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How aphasia affects your loved one's speech and understanding

Aphasia means the stroke survivor has problems understanding language and speaking. He or she may be unable to find the right words or put sentences together.

Not all strokes cause aphasia.

Effects of stroke

Left-sided stroke: Aphasia and language apraxia
The left side of the brain controls the ability to speak and understand language in most people.

About 20 percent of stroke survivors have a loss of speech and language. This means your loved one's brain may have problems with:

  • speaking
  • listening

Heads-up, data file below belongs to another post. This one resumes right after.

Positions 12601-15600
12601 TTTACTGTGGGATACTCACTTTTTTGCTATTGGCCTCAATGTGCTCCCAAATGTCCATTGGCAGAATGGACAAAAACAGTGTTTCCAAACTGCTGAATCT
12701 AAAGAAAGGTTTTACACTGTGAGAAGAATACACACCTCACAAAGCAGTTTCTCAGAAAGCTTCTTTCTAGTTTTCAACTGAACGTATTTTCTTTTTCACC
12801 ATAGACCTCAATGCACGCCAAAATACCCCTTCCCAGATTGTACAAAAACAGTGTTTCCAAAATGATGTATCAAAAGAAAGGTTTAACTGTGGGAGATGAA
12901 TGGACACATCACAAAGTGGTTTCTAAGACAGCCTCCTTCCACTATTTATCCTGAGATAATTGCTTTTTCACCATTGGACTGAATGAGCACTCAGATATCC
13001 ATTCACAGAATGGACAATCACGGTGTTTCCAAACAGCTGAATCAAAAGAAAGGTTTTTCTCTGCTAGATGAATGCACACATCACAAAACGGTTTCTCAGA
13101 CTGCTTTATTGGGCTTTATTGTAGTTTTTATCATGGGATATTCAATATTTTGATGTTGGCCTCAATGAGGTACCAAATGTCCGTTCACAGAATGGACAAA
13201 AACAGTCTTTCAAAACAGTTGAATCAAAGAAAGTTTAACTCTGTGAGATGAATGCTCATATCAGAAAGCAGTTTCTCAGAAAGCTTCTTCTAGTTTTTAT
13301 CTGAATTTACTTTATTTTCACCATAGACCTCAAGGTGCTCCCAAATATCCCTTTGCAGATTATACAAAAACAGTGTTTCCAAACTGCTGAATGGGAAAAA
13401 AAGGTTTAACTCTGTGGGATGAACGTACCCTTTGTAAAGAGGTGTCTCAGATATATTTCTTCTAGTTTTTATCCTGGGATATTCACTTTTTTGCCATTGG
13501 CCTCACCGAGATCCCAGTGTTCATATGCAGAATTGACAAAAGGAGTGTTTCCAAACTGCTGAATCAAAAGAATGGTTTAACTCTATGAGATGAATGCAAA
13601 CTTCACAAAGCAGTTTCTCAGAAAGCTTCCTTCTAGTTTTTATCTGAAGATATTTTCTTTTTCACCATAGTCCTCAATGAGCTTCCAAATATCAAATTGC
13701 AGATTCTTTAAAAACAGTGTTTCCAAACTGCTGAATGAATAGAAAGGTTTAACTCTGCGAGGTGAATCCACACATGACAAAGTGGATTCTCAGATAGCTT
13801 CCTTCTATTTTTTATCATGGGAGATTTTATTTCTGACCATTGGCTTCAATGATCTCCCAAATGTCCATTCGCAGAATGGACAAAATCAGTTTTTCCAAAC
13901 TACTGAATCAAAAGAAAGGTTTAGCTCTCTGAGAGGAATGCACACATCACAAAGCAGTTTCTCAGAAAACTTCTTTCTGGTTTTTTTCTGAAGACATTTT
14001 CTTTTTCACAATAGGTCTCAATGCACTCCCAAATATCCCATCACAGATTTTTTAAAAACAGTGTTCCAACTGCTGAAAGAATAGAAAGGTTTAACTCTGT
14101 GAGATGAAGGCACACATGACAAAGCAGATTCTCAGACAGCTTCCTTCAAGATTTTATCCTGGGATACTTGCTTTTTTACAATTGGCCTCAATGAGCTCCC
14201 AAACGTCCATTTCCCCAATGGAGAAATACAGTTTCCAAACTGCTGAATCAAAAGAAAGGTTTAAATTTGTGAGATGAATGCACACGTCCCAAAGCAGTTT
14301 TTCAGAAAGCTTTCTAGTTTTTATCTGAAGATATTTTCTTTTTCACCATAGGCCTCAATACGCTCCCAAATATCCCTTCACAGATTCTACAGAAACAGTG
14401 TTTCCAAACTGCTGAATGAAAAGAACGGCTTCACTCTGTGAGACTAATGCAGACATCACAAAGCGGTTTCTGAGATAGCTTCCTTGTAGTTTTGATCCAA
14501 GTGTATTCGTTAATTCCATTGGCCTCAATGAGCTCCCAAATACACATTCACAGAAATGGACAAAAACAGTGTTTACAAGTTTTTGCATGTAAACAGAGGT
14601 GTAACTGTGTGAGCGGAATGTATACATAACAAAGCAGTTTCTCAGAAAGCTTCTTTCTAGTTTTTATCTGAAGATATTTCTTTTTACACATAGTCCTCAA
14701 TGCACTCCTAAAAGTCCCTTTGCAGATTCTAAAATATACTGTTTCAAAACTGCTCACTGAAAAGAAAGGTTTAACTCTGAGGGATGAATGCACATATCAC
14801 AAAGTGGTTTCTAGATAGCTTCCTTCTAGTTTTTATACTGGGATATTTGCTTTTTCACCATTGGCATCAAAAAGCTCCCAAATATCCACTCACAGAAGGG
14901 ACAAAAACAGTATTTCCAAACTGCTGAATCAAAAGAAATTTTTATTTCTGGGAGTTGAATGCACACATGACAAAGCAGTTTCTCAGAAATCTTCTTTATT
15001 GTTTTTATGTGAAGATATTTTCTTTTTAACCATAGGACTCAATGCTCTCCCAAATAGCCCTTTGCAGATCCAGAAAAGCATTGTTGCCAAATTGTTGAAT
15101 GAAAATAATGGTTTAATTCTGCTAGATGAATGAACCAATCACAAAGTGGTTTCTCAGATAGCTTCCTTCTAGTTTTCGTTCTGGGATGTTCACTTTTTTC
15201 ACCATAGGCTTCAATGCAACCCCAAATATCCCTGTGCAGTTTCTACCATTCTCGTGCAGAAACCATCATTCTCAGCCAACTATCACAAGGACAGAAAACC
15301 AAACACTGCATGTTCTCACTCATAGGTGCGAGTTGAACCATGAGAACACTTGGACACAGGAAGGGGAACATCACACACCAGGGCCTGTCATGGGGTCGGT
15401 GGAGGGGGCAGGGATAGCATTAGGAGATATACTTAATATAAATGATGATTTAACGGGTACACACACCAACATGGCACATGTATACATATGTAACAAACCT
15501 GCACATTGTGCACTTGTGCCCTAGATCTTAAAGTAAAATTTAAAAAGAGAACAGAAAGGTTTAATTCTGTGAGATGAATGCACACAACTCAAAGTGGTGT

• reading
  • writing
  • dealing with numbers.

Just because your loved one has problems using language, doesn't mean he or she can't think clearly. Most people know what they want to say, they just have trouble putting their thoughts into words. It's like when you have a word "on the tip of your tongue."

Some people with aphasia:

  • are unable to use nouns or verbs while others have trouble with little words like the and of
  • speak easily while others struggle make a sound (Sometimes they are hard to understand.)
  • speak mainly in jargon but don't know they are not speaking clearly
  • have trouble retrieving the right words they want to say
  • know the right words but can't form them with their lips, tongue and teeth
  • have problems understanding simple commands and more complex material.


Source: Allina Patient Education, Understanding Stroke: Information about Stroke and Recovery, fourth edition, ISBN 1-931876-13-4

First published: 02/01/2006
Last updated: 12/09/2011

Reviewed by: Allina Patient Education experts